Information for Bloggers and People Who Use Pinterest

Pinterest -  Important Information for Creative Bloggers and Artists

 NOTE: This Pinterest article was written soon after Pinterest started gaining popularity in early 2012. Most of this article is still very relevant.

This is WAY off of my normal topic of interest here on Living Locurto, but I have recently found out interesting things about Pinterest that I wanted fellow bloggers to know. I’m not judging anyone, but wanted to give you all some information about my findings.

1. When someone pins your photo, it goes onto the Pinterest’s servers.

You no longer have control of that image, Pinterest does.

If you don’t want your image on Google or Yahoo, you just delete it from your blog or server. You don’t have that option with Pinterest. It’s there for anyone to repin and take whether you want them to or not.

What if someone pinned a photo of your cute baby and it went viral on Pinterest…. then others are using your baby on their site to get pins and Pinterest followers? (see point #2)

What if you were being paid to be featured in a magazine, but they wanted exclusive rights to your photo. You take the photo off of your site, but it’s all over Pinterest? (see a a comment below from someone who says this happened to her and she has yet to hear from Pinterest when asked to remove it.)

Once someone pins your photo, it’s on Pinterest forever until you contact them to remove it.

I wonder if Pinterest would remove ALL of the photos if your photo went viral? I don’t have the answer to that. All I know is that I have no control of my photo once it’s pinned.

(UPDATE: I have contacted Pinterest to remove my images or direct links to the correct URL and they usually do eventually. This is very very time consuming to go through each image you want removed or a link changed. )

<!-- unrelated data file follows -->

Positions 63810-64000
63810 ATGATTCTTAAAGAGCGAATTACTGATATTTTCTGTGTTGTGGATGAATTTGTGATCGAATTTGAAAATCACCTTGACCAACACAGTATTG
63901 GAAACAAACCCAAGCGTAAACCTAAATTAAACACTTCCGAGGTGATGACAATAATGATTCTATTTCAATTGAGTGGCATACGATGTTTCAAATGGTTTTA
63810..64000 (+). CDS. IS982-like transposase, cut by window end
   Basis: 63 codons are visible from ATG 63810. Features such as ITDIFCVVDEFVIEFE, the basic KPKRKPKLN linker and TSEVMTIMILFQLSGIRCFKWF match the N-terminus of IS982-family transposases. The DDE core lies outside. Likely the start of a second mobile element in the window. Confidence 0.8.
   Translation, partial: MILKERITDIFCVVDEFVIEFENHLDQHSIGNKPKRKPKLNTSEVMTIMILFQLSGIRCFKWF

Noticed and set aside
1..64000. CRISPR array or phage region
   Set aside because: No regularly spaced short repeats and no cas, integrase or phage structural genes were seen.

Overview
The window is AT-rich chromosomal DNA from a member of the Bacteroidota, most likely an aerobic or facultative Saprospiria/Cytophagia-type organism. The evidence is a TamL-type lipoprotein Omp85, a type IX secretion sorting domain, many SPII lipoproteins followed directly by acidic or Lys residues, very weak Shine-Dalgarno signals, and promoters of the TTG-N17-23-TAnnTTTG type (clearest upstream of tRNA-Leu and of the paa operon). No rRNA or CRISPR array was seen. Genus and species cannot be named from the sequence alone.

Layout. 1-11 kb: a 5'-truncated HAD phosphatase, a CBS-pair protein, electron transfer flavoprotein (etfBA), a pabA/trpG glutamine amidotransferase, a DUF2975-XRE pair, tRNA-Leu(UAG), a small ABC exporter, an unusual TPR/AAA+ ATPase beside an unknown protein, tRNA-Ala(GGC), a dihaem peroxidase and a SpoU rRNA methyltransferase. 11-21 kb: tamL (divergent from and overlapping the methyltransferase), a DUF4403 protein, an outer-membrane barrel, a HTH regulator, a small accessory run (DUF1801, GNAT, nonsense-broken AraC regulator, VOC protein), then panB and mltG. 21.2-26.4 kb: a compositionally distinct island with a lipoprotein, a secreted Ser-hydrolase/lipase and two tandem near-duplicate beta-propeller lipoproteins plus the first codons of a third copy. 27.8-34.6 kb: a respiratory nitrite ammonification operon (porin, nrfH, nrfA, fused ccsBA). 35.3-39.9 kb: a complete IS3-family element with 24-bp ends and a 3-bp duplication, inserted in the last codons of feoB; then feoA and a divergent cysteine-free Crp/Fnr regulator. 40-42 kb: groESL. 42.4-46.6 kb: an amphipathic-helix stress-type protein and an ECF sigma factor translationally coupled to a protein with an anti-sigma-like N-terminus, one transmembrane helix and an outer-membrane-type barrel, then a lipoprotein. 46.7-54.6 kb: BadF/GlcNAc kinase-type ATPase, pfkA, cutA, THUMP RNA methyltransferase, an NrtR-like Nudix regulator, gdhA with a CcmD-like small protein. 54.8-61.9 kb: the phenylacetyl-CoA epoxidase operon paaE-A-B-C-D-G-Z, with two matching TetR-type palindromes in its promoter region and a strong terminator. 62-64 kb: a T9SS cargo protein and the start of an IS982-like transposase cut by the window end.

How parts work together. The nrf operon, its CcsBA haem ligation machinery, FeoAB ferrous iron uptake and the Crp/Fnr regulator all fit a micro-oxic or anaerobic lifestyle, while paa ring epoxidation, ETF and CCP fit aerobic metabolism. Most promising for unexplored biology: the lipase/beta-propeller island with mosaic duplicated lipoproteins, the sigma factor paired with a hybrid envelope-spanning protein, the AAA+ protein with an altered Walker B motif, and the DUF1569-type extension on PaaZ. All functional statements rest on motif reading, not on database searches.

Here is an example of how you have no control over a photo once it gets pinned and why you should be concerned:

My friend and very talented baker Amanda, says this about her amazing Heart Cake that has become HUGELY popular on Pinterest:

Amanda wrote: “Out of 100 of my images on Pinterest, maybe 5 actually link to me.”

Sample #1:

Amanda's Heart Cake

Sample #2:

 

In the pinned image above, Amanda’s cake is sourced via Google found on another blog who has made Amanda’s cake.

She shows Amanda’s photo as the finished product, that photo then went to Google and got pinned! So she is in turn getting traffic to her blog because of Amanda’s photo. She is using Amanda’s recipe, photo and directions.

Amanda does get credit waaaaaaay at the bottom of the post as “Source”.

That small hidden link is the only place out of these two pins where Amanda gets any credit to her wonderful idea and photo.

(UPDATE: Since writing this article, the website that this pinned image was linked to has been taken down. Obviously they realized it was copyright infringement and took measures to correct it. Now, Amanda’s photo is still on Pinterest with no credit to any source.)

 

2. People are finding pins from the Pinterest “Popular” section, then re-creating that idea in a blog post.

It could be your idea.

Why are they doing this?

  1. Not ALL, but a good handful are doing it to ride on the “Popular Pinterest Train”. – What the average person probably doesn’t realize is the amount of traffic people are getting from Pinterest. It’s higher than any other social media platform as of now. If you’re lucky, you can get more hits to your website from ONE pin than an entire year of Google search traffic. I’m talking thousands of hits from just ONE pin. For those people who don’t have websites, they probably have no clue about this. When more companies and website owners find out, they will flock to Pinterest. This is just the beginning and why I wanted to write this post now.